Year/Course: 2014-2015, Easter 2015

Contact: Dr. David Ward, Physics
Mentor: Dr. Julian White

The research team at the Cavendish has collaborated closely with Dr. Paul Dastoor’s team in Newcastle, Australia over the past 10 years. As a result, working concept microscopes based on their new technique have been constructed in both Cambridge and Newcastle. The designs are currently being refined to increase the resolution and speed up the imaging process.

The microscopes represent a new concept – a scanning Helium microscope using a helium atom beam. The Helium beam is very low energy, which means that it will not damage the surface being observed in the way that electron beams and Helium ion beams do. The technique measures surface features only – the atoms do not penetrate into the structure of the sample. Another advantage is that no complex sample preparation is needed – the sample simply needs to be placed into the microscope to be imaged.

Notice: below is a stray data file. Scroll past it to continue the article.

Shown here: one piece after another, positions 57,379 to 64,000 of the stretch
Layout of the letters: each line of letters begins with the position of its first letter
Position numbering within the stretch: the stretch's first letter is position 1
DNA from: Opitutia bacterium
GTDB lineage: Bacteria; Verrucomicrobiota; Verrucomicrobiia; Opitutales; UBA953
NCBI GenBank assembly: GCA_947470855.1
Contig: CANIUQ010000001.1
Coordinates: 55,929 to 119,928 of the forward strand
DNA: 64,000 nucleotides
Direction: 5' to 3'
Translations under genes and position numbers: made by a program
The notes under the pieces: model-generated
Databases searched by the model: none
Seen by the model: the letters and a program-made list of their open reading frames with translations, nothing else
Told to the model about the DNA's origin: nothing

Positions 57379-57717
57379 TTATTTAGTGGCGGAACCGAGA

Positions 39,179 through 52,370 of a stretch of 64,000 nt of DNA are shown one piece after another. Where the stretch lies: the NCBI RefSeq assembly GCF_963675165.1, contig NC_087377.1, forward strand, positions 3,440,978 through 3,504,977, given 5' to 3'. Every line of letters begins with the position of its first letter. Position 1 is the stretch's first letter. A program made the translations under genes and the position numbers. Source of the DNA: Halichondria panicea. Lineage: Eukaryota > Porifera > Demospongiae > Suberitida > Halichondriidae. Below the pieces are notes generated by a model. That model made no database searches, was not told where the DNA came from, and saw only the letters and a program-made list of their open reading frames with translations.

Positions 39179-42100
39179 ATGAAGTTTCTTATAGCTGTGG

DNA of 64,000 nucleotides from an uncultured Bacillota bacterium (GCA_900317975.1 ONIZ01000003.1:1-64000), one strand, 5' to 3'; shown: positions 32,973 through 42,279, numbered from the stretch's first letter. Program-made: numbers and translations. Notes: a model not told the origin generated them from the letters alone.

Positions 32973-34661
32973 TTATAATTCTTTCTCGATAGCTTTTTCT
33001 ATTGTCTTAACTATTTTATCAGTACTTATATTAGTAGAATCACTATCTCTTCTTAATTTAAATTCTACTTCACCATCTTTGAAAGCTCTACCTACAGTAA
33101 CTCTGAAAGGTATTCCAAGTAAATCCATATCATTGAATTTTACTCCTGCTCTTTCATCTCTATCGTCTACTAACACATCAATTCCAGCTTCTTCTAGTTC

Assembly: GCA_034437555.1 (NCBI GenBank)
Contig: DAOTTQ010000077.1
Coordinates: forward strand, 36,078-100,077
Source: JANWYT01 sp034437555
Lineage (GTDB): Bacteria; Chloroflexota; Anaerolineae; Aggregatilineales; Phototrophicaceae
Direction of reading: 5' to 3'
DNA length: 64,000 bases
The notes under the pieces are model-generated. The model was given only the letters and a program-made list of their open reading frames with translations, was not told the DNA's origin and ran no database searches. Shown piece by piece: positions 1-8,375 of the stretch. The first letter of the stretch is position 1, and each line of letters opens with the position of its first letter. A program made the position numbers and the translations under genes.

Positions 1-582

The difficulty of the approach is handling and focusing the Helium atom beams, which is where the expertise and know-how of the research groups is needed.

The researchers believe that the microscope will ultimately be applicable to any vacuum-compatible application which needs nanometre resolution surface-sensitive imaging without damaging the observed surface. Some examples include imaging transparent and delicate materials, thin insulating films, mineralised biomaterials, and energtetic materials (which can quickly degrade under an electron beam).

The question for the i-Team is to identify which markets and applications have need of this new technique, and what their requirements would be for the technology, looking at both research and commercial uses. In particular the team will need to consider whether the new microscope would replace or complement existing equipment, and whether the Helium beam method is most valuable as a stand-alone system or when combined with other imaging techniques.